Now, they're expected to share that number of items only if the sets really are identical. On the other hand, if the two sets are totally distinct, then we expect the two samples to share no items at all. If the two sets are somewhere in between, we expect the two samples to share some intermediate amount of items.

Thus, the sample intersection can be used to estimate the size of the true intersection, for a sample that is much smaller than the actual data set: as we will see, the sample size scales with the square root of the data size (for a certain level of precision).

Let's put some figures to this with a typical situation:

  1. Suppose you have two sets $A$ and $B$ of 1 billion items each, and you take independent random samples $S_A$ and $S_B$ from each with 1 million items each.
    1. If the sets are identical, it so happens that we expect $|S_A \cap S_B| ≈ 1000$.
    2. If the sets are totally distinct, we expect $|S_A \cap S_B| = 0$.
    3. If the sets are somewhere in between, then the quantity $|A \cap B|/|A| = |A \cap B|/|B| = I$, then it turns out that we expect $|S_A \cap S_B| ≈ 1000*I$.
    4. Thus, it turns out, that as a very basic estimate, we can estimate the true intersection size as $|A \cap B| ≈|S_A \cap S_B|/1000 * |A|$.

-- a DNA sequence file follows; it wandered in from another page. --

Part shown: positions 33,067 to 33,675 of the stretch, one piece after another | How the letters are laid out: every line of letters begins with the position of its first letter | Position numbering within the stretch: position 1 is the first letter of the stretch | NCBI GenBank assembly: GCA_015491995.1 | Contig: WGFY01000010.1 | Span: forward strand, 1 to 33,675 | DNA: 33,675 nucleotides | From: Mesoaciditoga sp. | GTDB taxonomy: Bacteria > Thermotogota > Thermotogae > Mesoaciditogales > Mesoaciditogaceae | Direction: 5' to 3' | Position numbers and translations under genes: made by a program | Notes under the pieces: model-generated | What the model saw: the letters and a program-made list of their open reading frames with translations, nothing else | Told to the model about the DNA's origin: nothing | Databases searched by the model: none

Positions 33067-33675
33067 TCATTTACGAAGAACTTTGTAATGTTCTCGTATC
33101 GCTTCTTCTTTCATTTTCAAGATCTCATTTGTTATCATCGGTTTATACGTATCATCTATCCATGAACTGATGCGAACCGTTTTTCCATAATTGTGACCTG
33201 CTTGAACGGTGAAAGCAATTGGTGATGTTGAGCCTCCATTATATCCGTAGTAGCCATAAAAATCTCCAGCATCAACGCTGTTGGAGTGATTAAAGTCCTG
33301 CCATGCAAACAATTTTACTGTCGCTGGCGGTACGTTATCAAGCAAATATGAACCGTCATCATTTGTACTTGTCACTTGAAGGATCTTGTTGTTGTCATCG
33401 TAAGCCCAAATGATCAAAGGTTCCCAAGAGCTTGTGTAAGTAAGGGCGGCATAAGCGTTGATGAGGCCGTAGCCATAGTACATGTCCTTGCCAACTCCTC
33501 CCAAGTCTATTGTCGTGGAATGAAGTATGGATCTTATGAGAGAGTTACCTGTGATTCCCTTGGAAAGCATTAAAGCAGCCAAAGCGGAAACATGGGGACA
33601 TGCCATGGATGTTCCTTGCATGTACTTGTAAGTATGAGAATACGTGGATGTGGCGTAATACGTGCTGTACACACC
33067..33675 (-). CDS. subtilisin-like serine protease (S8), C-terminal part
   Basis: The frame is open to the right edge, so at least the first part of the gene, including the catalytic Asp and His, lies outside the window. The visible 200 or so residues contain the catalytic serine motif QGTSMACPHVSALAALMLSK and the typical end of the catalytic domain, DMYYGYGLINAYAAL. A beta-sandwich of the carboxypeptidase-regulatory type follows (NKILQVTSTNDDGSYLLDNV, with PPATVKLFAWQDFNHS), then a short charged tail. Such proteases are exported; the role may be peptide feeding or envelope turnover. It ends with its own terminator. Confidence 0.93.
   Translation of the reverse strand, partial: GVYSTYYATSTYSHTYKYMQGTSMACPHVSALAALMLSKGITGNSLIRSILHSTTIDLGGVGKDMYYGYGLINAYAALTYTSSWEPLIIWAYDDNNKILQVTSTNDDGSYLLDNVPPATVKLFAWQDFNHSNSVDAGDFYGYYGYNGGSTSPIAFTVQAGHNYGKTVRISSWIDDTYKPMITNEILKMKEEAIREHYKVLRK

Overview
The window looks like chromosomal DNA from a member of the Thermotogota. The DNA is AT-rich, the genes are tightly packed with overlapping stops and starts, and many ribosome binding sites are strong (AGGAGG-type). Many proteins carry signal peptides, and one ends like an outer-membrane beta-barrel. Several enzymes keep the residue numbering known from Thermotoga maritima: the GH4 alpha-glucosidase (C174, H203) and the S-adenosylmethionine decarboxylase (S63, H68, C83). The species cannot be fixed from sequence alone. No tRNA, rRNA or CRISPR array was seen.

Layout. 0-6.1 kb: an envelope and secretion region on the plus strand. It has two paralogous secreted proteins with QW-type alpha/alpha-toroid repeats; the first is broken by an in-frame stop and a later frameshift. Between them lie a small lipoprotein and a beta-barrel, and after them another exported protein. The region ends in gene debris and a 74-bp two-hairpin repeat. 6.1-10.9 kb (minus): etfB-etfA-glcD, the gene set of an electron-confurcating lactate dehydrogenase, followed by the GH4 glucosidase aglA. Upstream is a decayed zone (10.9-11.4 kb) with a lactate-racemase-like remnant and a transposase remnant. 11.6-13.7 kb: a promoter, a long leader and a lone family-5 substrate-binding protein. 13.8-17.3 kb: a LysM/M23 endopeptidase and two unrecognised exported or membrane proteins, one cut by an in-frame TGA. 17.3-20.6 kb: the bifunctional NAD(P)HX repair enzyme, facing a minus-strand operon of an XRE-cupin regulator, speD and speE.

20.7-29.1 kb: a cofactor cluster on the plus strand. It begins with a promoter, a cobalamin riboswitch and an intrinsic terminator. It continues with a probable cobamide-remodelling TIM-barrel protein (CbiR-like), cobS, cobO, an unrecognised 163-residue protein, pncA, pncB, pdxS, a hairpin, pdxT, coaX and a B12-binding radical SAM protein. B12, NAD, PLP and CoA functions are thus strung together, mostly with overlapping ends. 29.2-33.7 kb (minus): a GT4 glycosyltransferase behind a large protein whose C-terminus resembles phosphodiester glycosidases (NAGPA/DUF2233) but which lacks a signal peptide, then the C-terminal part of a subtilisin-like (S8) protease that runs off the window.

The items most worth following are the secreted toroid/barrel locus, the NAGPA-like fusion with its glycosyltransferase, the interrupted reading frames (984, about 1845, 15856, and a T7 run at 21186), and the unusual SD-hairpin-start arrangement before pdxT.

5. To evaluate how precise this estimate is, we can use our intersection size estimate to compute the Jaccard Similarity $|A \cap B|/|A \cup B|$ between the two sets, and then measure the expected error from the estimated similarity to the true similarity (which seems to be a reasonably well-used benchmark). If we do this, and assuming the true intersection size is uniformly distributed (and could thus be anything), this yields about 2% relative error when estimating the Jaccard Similarity.
    6. These expressions were all determined empirically, e.g. by running Monte Carlo simulations. We will leave the details of a rigorous analytic proof for the future, but for now anyone can do their own Monte Carlo simulations and see that these figures are basically correct.